August 18, 2009

Guacamole and Home-made Flour Tortilla Chips

Once upon a time, I made flour tortillas to use as wraps for a meal I made for myself and Anders. I never posted them because when I rolled them out they turned out to be more pointy and mishapen than circular. But they were tasty. Now, the other day I bought a bag of avocadoes. I don't really like avocado that much, but they're full of healthy fat and nutrients so I decided to just get them and maybe make myself like them. Instead I just went ahead and made guacamole a few days after buying them because that's really the only way I like to eat them. And to eat guacamole you need some chips. But have you ever noticed how much crap is in tortilla chips? Ugh. I have. So I decided to take that recipe for soft tortillas I had made before and make them into chips! That's right, folks. This post is a twofer! Guacamole and tortilla chips ho!

I started with the tortilla chips first, because the dough needs time to rest in between steps.

I started with some flour, baking powder, salt and canola oil.

I added some warm milk.

And that's it. Five ingredients, minimal mixing and I got this pleasant lump of dough, which I kneaded until it was well combined and smooth.

I threw the dough into the bowl I mixed it in and put a damp dish cloth over top. I let it rest for about 20 minutes.

Now, this next part is a lie, because I was multi-tasking the whole time and while the dough was resting I started on the guacamole, but to keep things simple, I'll continue with the tortilla chips.

After 20 minutes, I split the dough into four more or less equal parts.

And let them rest again. This dough needs a lot of rest, or it will be tough and gross.

After the second rest, I split each ball of dough in half and I rolled each one out very very thin. They do shrink back up a bit though. I didn't worry to much about how circular they were, because I was just going to butcher them anyway to make the chips.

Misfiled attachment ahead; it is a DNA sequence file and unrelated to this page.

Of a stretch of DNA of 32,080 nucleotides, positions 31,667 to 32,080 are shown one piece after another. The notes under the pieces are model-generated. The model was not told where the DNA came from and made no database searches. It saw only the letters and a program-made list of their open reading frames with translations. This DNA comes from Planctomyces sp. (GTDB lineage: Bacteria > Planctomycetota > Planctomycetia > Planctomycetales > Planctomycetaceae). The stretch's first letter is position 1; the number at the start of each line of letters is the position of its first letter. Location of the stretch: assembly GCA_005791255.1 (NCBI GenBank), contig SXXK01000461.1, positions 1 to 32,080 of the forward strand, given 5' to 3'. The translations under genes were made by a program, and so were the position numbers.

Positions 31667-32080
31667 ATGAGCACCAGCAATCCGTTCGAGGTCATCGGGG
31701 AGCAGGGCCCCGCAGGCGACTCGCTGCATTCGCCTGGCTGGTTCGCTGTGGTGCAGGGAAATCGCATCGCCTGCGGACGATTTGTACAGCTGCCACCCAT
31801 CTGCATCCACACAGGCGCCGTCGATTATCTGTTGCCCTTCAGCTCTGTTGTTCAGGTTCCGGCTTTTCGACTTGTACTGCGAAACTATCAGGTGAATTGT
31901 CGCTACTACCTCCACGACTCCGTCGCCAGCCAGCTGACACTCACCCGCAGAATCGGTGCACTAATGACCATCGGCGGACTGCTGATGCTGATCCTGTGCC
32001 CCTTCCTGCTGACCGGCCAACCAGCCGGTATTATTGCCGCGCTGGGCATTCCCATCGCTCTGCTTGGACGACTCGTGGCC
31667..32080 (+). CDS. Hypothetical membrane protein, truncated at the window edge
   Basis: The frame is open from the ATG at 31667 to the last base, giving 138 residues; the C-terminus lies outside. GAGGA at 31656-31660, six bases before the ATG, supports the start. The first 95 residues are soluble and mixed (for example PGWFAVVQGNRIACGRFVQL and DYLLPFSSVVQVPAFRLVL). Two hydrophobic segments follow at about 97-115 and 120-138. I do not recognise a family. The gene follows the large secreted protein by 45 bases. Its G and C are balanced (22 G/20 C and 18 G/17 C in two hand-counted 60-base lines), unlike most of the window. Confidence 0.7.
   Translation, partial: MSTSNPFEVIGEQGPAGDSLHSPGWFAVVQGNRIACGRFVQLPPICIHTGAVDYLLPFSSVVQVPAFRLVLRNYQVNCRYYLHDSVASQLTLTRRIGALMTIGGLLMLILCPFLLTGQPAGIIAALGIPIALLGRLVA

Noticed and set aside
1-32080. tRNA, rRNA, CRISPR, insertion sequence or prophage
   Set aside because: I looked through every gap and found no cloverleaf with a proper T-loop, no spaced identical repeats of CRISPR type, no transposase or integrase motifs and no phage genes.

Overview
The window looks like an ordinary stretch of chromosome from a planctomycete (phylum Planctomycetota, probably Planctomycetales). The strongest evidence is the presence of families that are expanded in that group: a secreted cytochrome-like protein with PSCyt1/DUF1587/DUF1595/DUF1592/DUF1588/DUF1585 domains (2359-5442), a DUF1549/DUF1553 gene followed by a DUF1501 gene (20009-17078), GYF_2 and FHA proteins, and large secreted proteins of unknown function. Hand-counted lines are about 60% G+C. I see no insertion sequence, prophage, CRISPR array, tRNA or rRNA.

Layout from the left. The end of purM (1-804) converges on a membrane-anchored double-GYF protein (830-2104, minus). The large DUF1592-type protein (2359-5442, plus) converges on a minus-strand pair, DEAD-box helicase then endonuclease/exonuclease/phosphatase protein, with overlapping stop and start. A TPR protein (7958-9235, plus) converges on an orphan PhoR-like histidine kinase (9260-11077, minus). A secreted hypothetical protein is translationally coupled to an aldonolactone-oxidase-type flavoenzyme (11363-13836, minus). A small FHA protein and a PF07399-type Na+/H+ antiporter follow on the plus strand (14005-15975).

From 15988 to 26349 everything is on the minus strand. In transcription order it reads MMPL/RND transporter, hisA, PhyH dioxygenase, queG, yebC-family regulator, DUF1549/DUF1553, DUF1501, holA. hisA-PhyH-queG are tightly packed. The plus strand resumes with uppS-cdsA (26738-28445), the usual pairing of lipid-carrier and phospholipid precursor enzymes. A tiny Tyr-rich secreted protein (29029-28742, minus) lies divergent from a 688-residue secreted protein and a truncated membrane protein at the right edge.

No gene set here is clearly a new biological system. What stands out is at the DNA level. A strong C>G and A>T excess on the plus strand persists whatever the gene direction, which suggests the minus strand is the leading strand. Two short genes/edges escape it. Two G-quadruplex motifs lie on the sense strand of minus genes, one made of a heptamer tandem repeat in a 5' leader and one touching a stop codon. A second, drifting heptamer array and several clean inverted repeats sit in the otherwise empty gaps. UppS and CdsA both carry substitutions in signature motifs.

Using my (dry, unoiled) cast iron pan, I...fried, baked?... each tortilla for about 30 seconds per side. They start to puff up a bit and turn brown in spots, so it's easy to tell when they're done.

When they were all done, I cut each tortilla into 8 triangular(ish) pieces.

I put those on a baking sheet, which I had first sprayed very lightly with canola oil. I also gave the soon-to-be-chips a light spray. This is what they looked like after baking for about 12 or 13 minutes.

Next, I worked on my guacamole!

Naturally enough, I started with avocadoes! What a lovely colour!

Next, I Chopped up some tomato.

And some green onion.

I threw those two things into my bowl with my avocadoes along with some lime juice, chili powder, cumin, salt and pepper.

Now look. I know you're supposed to put cilantro in guacamole. And no, I haven't done that. I have a confession. I hate cilantro. And I know very few people who DO like it so I don't feel bad about it! It makes me feel like my throat is closing up. That isn't a good feeling when you're eating! So I avoid it. I hope you understand.

Anyway... I don't like to mash my avocado before adding the other ingredients. I find that it just turns into paste when you do that and I don't like it. Guacamole should be think and rustic, not smooth and pasty.

So instead I just take a metal spoon to it and stir, breaking up the avocado as I see fit. And I also add some garlic because I realise I forgot it... and then I don't add enough. Whoops!

There we go. Oooh, look at it. Tastyyy.

Ooh, both together. Don't you want to just dive into the photo?


Okay. So I love guacamole. But it's nothing too new or exciting, so let's talk about the tortilla chips. They were good! They weren't WAY too salty like the store-bought ones, they had a nice light flavour and they were just... tasty. My only complaint is that some of them were a bit too crunchy but that was my fault. The only ones that were too crunchy were the darker ones, so they were obviously a bit over-baked. Next time I do this, and I definitely will do this again, I would decrease the baking time slightly. Other than that, they were great! I was pleased to be able to just sort of make it up. I spent a lot of time looking online for a recipe for tortilla chips, but I came up with nothing. Luckily it was easy to simply decide to make these into chips.